It also doesn’t help that the Wachowski’s seem to want to make the film appeal to every popular trend that exists. Tatum is basically a werewolf, the Abrasax’s are both vampires and elves, there’s an entire fallen angel bit that gets almost completely ignored, space police come in for a bit of cop show stuff and Tatum flies around on weird hover shoes without a shirt for as much of the film as possible. Let’s not forget the trope of a young woman thrust into wealth, adventure and power. It’s like a teenage girl’s check list of what she wants in a movie actually got vomited up onto the screen — “Dear Diary, Channing Tatum is soooo cute. I wish he’d play a werewolf and fight vampires and wear eyeliner and no shirt.”
Visually, which is where you’ll probably find most defenses for this movie, the film is both impressive and messy. Much like the over-stuffed plot and back story the costumes, design and look of the film is everywhere. Everything does look really cool, but it’s often at the sacrifice of the story and logic of the universe. Stunning visuals are great in science fiction when they help to hold the world that is created together, but when they’re just there to look pretty and actually create plot holes within themselves then they start to get really annoying. There’s no cohesive whole to the worlds we see. Instead it just feels like a bunch of kids sitting down and just creating whatever they thought would look cool. It is a very pretty mess.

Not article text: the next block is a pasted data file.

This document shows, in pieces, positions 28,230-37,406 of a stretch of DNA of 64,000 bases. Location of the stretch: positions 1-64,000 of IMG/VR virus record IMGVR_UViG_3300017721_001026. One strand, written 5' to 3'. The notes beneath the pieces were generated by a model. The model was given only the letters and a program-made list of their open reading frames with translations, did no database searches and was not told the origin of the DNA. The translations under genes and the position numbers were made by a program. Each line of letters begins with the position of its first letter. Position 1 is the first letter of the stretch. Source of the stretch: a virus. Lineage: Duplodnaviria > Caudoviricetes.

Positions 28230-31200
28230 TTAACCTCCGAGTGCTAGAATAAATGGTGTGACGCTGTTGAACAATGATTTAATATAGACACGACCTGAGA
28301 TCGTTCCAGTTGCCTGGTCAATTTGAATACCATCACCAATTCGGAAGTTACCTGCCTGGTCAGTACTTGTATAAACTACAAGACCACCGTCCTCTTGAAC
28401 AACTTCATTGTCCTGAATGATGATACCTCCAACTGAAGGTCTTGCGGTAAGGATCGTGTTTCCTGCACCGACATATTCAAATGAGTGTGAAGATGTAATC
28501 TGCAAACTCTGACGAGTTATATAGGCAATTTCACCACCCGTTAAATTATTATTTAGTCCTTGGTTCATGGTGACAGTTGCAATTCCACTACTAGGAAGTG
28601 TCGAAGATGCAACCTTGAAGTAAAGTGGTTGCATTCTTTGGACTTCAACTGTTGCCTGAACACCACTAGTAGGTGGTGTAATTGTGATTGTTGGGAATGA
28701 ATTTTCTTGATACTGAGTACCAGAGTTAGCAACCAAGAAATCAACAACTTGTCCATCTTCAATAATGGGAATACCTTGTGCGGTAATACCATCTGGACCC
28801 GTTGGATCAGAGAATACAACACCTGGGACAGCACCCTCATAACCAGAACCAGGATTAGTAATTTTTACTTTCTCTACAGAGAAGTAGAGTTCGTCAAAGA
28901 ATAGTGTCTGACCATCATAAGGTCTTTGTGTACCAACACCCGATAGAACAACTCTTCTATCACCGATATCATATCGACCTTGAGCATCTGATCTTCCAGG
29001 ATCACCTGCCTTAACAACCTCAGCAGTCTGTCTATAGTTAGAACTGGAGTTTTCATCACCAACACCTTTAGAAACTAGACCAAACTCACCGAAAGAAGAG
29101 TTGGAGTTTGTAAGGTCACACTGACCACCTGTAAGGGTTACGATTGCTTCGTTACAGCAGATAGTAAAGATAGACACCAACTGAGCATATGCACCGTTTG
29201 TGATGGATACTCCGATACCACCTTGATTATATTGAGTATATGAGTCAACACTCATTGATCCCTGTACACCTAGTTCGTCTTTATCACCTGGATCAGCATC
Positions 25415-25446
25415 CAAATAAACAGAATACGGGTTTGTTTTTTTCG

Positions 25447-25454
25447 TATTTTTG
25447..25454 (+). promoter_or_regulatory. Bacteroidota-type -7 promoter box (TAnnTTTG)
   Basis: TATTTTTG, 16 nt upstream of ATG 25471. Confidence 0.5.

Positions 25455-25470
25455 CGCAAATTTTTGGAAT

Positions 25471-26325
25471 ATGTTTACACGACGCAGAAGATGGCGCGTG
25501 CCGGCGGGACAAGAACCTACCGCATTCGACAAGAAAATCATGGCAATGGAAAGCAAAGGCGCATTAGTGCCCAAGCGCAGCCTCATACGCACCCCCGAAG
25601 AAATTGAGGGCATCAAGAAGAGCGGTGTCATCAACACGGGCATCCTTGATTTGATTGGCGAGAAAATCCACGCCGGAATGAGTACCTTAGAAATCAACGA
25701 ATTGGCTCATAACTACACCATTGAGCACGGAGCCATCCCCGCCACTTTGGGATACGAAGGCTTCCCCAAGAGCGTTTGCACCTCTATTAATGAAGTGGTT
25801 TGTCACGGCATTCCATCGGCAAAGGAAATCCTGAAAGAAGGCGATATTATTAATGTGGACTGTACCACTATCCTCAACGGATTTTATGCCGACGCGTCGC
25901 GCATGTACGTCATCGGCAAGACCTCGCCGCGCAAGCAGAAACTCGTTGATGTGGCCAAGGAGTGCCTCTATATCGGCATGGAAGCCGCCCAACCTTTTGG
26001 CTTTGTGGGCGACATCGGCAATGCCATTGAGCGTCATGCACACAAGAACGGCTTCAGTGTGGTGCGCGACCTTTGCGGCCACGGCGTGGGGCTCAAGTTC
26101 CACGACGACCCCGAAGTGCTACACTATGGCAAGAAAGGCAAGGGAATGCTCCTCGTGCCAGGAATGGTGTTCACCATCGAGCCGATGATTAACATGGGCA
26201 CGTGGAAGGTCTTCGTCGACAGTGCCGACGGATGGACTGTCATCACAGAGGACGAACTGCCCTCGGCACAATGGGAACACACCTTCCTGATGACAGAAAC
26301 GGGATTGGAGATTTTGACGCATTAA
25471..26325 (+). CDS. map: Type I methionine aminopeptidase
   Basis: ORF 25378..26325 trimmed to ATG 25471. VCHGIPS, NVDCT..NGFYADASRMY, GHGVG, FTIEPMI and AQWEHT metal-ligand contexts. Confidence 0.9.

It is in fact so messy that the movie may push itself into camp. We’ll leave that as a “time will tell” statement as it’s hard to judge where it’s going to land, but if Redmayne’s ridiculous performance has anything to say about it then it’s going to land firmly on the camp side of things. It isn’t clear who Redmayne is trying to channel here, but his whispy voice and bat shit crazy performance is either the worst thing we’ll see all year or the most brilliant bit of fun. Again, on the small screen, stretched out over a season of television, it would be an absolute blast to watch this character slowly unfold, but in this rushed mess it’s just ridiculous. Kunis and Tatum by contrast seem like pieces of wood that the Wachowski’s drew faces on and held up in front of a green screen. The truly interesting characters are the siblings, but the film doesn’t let us play with them enough since it’s so caught up in it’s redemption story arcs.
You’d think that despite all of this that the action in the movie would be good, but that might be the most disappointing part of the film. The Wachowskis have shown that they can do fights and they can do speed, but neither of these things show up well here. There’s only two major action sequences outside of the conclusion and they’re both cutting room messes. One makes absolutely no sense at all and the other could be really cool if they’d manage to pull it off, but they don’t. Instead we get far too many scenes of Tatum and Kunis pretending to be in love or Kunis coping with becoming royalty in the universe. It’s all incredibly forced and means we get less action, which although mediocre would be far more welcome.
Jupiter Ascending should have been a TV show. With a full season to actually put together their thoughts, unfold the characters and deliver on their fifty million different story lines the Wachowski’s may have created something fun if not great. Instead we get a true mess on the screen. Overblown in every possible way the movie’s only remaining value is that it can be entertaining just to watch it fall apart. There’s camp hiding somewhere in here simply because it’s very clear that the filmmakers are taking their ridiculousness very seriously. The Wachowski’s think they created something amazing and fully commit to it. Sadly, they’ve only made a joke. At least we can get a laugh out of it.